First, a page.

We call on you this year to be braver, go deeper, reflect, study, listen, learn, awaken to what you don't know, ask the difficult questions, engage, take actions, and push yourselves out of your comfort zones physically and intellectually. We call on you to commit to resistance and solidarity. Because Rising is no longer a campaign — it is a way of life.

[http://www.onebillionrising.org/about/campaign]

On Wednesday, February 14, Whanganui will again be rising to support this One Billion Rising worldwide event.

This also marks the opening event of our 10th La Fiesta festival programme. One Billion Rising [OBR] has been widely recognised as the largest mass action in human history to end violence against women. The campaign was launched on Valentine's Day in 2012, and the following year people from around the globe came together in an expression of their desire to end violence, with 200 countries participating. From large cities to small villages across continents, people gathered outside courthouses, police stations and government buildings. Some even went on strike. Men and women danced in public spaces, particularly in those where women often feel unsafe. This defiant display to RISE up against injustice set itself on a course to challenge inequalities, and to highlight the intersection of powerful systemic forces such as poverty and patriarchy, racism and conflict, imperialism and capitalism, as well as the plundering of our environment. Over the last two years OBR has generated strength from the women's marches that gathered in protest across America, notably to rally against the leadership of President Donald Trump. In Whanganui we will once again lead the world as the global campaign co-ordinators have heralded our event as the first in the world to kick off the rising this Valentine's Day.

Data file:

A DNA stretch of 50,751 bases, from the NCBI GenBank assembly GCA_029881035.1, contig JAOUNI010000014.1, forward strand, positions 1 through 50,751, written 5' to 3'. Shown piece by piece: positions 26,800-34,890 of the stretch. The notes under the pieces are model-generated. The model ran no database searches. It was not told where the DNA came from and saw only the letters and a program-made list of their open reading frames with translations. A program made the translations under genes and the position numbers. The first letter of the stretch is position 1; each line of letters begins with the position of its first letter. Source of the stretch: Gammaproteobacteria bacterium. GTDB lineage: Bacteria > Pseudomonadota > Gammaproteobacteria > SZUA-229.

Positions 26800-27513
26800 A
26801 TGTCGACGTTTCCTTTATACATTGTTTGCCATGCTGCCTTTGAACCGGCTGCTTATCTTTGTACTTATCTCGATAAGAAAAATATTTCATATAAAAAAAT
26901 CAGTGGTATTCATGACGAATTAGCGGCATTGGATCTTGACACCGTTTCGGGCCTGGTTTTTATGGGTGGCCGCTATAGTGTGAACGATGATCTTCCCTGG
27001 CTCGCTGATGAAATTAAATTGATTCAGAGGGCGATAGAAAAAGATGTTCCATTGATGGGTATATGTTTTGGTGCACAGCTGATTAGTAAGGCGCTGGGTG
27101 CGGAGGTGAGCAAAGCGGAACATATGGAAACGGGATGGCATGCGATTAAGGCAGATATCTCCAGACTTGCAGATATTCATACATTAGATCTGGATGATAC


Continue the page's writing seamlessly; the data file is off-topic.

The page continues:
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In showcasing the power of art and dance, the thousands of global OBR events over the last six years have generated a galvanising political power that has resulted in the birth of new political leadership and has created legislative change. While it has strengthened the might of the women's movement, an emerging collective voice and vision has created safer platforms for men to articulate their own call to action. It is undeniable that men are also victims of gender violence, although the vast majority of men are abused by the actions of other men. However, the overwhelming proportion of victims worldwide continue to be women and girls. Patriarchal structures remain endemic in informing the political behaviour of those in power, rendering females marginalised in their opportunities to participate in education, gain access to health services, or maintain economic freedom and independence. In dancing together at OBR events, it enables individuals to reclaim their bodies, to release fierceness and a renewed energy to facilitate collective joy, perhaps even powerful enough to become a revolution. The ultimate hope being that it could become a way of life.

As people have danced and demanded justice, 2019 is the year to expand our thinking, to move from a campaign to a way of being together, every day. Join the revolution from 10am in Majestic Square this Valentine's Day to dance, gather together, or just be a silent witness to a phenomenon that sees one billion participants around the globe.

Whanganui event details are on the OBR Facebook event page. For more info visit: www.onebillionrising.org or email: womnet.whanganui@gmail.com
Look for La Fiesta festival guide in cafes, libraries and good places around town. Details on lafiestanz.com